The curious among us have been at this crossroads for some time. When we started asking systems thinking inspired questions, we founded disciplines, libraries, histories, and other stores of knowledge to continue on our social quest of knowledge of ourselves & the environment.

  • “Systems thinking makes clear even to the most committed technocrat that getting along in this world of complex systems requires more than technocracy.”

  • “Self-organizing, non-linear, feedback systems are inherently unpredictable. They are not controllable. They are understandable only in the most general way.”

Living in a World of Systems through 15 Guidelines

1) Get the beat of the system

  • Observe before Thinking or Acting. Learn system history. “Before you disturb the system in any way, watch how it behaves...Learn its history.”

  1. “This guideline is deceptively simple. Until you make it a practice, your won’t believe how many wrong turns it helps you avoid. Starting with the behavior of the system forces forces you to focus on facts, not theories. It keeps you from falling too quickly into your own beliefs or misconceptions, or those of others.”

  • “Watching what really happens, instead of listening to people’s theories of what happens, can explode many careless causal hypotheses.”

  1. “Starting with the behavior of the system directs one’s thoughts to dynamic, not static, analysis…the history of several variables plotted together begins to suggest not only what elements are in the system, but how they might be interconnected.”

  • “What's wrong?” Turns into “How did we get there? What other behavior modes are possible? If we don’t change direction, where are we going to end up?”

  1. “Discourages the common distracting tendency we all have to define a problem not by the system’s actual behavior, but by the lack of our favorite solution.”

  • “Listen to any discussion and watch people leap to solutions, usually solutions in “predict, control, or impose your will” mode, without having paid any attention to what the system is doing and why it’s doing it.”

  1. If we want to affect change within a system especially, in today’s world we have to Decenter from Technology in general.

“Nuanced historical context of the discrimination to which automated systems belongs will also add much needed texture to the abstract computational models. Without this, challenging technologically mediated discrimination risks insularity at a time when a just society demands greater interconnection and alignment between diverse epistemic communities.“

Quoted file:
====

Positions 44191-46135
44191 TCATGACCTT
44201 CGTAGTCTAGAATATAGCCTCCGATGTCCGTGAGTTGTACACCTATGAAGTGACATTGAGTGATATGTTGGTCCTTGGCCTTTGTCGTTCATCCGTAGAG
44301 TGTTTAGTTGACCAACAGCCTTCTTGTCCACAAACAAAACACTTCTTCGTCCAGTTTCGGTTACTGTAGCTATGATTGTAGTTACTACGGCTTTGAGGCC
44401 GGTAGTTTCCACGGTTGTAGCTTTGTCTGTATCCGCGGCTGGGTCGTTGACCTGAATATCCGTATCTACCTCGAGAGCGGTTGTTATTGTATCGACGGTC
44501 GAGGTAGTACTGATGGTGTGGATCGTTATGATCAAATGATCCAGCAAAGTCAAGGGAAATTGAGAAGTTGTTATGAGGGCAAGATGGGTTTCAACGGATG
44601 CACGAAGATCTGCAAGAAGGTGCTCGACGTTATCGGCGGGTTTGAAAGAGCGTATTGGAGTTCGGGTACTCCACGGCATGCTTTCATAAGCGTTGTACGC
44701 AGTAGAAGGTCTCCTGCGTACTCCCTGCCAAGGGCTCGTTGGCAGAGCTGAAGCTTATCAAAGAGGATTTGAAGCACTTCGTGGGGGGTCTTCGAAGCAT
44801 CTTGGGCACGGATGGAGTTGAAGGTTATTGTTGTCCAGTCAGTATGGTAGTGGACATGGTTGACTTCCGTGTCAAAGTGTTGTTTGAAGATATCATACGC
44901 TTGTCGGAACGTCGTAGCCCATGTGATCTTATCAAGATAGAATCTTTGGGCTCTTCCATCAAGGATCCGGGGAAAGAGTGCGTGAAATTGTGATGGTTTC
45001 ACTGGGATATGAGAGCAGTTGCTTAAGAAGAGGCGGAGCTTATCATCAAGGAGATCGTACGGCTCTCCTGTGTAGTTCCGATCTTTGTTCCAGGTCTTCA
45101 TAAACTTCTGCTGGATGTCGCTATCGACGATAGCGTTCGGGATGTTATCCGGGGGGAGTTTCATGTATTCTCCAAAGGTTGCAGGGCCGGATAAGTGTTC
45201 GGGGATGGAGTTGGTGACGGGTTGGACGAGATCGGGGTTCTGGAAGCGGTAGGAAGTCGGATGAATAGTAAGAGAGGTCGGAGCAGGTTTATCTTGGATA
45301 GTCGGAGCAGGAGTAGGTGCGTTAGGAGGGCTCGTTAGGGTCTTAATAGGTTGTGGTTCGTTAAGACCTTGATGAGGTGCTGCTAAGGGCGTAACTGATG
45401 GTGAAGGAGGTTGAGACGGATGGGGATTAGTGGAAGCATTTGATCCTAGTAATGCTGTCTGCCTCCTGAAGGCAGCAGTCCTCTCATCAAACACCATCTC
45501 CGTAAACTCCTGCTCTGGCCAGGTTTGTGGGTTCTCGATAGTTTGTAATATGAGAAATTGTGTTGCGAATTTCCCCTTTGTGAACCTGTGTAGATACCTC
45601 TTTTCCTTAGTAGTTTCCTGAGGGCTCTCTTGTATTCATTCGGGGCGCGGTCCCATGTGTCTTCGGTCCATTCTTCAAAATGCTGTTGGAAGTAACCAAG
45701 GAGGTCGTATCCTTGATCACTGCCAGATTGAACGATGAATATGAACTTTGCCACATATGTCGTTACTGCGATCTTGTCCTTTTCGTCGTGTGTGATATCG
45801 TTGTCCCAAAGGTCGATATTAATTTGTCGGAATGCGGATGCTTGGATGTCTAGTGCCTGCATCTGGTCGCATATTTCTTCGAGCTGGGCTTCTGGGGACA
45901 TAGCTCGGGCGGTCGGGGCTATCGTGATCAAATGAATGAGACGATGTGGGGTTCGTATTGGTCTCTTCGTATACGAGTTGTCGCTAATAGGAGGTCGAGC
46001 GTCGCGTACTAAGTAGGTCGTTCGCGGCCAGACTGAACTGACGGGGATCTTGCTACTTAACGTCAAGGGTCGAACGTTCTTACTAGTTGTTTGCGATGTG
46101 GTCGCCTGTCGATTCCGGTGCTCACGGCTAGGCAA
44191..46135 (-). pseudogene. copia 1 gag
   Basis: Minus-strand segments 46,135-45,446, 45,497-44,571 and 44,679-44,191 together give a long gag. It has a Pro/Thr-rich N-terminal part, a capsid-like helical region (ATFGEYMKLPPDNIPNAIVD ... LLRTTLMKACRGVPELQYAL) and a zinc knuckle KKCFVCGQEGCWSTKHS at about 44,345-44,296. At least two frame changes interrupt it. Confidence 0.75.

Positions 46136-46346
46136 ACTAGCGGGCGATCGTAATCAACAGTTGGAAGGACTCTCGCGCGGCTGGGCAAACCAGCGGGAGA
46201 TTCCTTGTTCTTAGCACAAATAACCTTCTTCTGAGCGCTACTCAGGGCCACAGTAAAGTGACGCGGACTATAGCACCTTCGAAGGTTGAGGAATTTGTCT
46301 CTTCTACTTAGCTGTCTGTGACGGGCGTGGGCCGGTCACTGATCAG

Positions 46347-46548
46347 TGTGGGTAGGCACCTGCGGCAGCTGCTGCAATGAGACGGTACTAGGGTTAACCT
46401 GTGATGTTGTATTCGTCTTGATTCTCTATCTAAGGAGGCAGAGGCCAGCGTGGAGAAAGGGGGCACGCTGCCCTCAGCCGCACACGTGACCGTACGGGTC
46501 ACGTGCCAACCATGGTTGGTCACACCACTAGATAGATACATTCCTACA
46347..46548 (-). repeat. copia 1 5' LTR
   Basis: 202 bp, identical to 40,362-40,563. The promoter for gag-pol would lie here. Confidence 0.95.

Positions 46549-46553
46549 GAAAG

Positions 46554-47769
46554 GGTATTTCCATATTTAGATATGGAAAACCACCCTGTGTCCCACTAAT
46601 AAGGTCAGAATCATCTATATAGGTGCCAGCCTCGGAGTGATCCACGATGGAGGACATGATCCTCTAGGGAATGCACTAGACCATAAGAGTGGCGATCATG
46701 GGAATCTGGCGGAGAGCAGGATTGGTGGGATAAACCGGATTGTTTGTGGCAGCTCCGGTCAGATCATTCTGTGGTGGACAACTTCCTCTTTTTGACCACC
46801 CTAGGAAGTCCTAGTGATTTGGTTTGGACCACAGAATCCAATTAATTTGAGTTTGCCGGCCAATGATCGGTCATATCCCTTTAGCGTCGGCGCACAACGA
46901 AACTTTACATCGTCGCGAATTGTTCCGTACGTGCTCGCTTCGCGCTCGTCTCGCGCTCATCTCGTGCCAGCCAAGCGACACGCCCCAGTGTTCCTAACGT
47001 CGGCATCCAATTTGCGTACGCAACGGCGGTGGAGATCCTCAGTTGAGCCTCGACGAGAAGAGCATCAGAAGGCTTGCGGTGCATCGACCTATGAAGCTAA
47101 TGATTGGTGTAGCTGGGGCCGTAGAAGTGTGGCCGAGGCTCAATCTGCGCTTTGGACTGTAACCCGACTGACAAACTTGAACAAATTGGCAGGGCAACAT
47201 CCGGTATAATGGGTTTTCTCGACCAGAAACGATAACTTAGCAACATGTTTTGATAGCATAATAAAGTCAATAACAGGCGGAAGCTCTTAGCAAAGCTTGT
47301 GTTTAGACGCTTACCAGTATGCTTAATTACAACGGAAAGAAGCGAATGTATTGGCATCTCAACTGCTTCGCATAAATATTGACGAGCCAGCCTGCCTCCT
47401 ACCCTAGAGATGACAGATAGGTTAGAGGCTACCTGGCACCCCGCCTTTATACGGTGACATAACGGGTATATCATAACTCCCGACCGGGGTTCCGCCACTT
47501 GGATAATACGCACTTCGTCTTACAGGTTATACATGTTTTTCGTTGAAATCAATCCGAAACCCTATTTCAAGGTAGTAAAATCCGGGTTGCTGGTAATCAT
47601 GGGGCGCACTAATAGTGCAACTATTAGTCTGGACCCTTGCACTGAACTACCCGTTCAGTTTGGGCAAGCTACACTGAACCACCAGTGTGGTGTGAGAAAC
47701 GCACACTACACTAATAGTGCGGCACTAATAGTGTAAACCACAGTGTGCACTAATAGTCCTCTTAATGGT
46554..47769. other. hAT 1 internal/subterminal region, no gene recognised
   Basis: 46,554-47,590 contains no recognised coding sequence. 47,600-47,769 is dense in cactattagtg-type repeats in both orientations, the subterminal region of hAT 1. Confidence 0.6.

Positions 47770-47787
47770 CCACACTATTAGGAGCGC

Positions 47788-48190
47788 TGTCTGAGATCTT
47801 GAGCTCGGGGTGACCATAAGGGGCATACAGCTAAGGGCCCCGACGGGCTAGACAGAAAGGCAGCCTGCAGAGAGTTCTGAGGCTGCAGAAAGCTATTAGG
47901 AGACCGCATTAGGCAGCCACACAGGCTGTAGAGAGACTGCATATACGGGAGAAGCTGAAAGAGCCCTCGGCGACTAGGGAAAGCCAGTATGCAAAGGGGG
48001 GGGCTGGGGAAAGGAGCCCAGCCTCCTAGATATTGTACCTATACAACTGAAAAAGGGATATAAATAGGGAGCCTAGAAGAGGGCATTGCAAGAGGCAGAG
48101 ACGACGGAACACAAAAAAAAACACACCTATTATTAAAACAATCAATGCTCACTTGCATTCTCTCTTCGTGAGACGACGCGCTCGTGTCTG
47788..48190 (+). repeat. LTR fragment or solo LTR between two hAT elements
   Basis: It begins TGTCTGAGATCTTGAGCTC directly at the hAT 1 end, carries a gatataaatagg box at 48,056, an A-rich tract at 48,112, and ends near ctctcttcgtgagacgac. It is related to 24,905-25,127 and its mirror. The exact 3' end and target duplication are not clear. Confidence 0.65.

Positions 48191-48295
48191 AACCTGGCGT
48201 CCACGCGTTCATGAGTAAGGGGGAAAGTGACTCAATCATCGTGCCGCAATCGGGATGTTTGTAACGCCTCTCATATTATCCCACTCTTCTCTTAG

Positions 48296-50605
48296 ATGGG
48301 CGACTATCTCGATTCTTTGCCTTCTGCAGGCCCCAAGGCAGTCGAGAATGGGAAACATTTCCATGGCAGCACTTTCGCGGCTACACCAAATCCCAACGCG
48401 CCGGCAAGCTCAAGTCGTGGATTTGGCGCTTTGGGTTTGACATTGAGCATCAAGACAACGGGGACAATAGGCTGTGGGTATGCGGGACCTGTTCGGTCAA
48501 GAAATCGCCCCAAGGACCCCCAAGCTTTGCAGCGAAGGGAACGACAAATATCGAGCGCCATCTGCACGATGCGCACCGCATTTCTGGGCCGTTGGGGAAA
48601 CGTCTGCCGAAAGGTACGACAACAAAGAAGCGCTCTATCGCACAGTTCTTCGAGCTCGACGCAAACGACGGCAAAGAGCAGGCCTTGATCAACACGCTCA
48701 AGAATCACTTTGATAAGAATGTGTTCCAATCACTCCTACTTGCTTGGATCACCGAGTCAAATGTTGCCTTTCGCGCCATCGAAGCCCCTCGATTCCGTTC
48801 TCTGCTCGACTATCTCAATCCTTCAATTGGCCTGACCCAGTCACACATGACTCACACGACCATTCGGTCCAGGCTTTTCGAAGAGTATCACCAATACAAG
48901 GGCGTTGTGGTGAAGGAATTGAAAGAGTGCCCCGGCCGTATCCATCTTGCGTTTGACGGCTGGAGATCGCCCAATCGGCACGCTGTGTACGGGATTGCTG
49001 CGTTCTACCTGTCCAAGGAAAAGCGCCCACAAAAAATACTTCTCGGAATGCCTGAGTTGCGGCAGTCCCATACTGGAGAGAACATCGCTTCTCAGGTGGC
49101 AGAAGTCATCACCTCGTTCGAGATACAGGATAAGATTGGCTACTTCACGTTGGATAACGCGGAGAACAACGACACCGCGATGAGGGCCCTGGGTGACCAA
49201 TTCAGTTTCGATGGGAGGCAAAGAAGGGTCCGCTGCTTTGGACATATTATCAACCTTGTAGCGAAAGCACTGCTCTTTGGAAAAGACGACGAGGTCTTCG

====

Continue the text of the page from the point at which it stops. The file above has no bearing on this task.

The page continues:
2) Expose your mental models to the light of day.

  1. Need to make assumptions visible and expressed with rigor.

  • “We have to put every one of our assumptions about the system out where others (and we ourselves) can see them. Our models have to be complete, and they have to add up, and they have to be consistent. Our assumptions can no longer slide around (mental models are very slippery), assuming one thing for purposes of one discussion and something else contradictory for purposes of the next discussion.“

  • (Evangelical Christians preaches pro-life message for abortions, but not for death row inmates.)

  1. Your mental model doesn’t have to be diagrams and equations, even though doing so is good practice.

  • “Words, lists, pictures or arrows showing how things are connects to what. The more you do that, in any form, the clearer your thinking will become, the faster you will admit your uncertainties, and correct your mistakes, and the more flexible you will learn to be.”

  • “Mental flexibility - the willingness to redraw boundaries, to notice that a system has shifted into a new mode, to see how to redesign structure - is a necessity when you live in a world with flexible systems.”

  1. “Remember, always, that everything you know, and everything everyone knows, is only a model.”

  • “Instead of becoming a champion for one possible explanation or hypothesis or model, collect as many as possible. Consider all of them to be plausible until you find some evidence that cause you to rule one out. That way you will be emotionally able to see the evidence that rules out an assumption that may become entangled with your own identity.”

  1. Scientific method

  • “Getting models out into the light of day, making them as rigorous as possible, testing them against the evidence, and willing to scuttle them if they are longer supported is nothing more than practicing the scientific method - something that is done too seldom in science, and is done hardly at all in social science or management or government or everyday life.”

3) Honor, respect, and distribute information.

  1. “Information holds systems together and how delayed, biased, scattered, or missing information can make feedback loops malfunction.”

  • “Decision makers can’t respond to information they don’t have, can't respond accurately to information that is inaccurate, and can’t respond in a timely way to information that is late.”

  • “I would guess that most of what goes wrong in systems goes wrong because of biased, late, or missing information.”

  • Releasing previously withheld information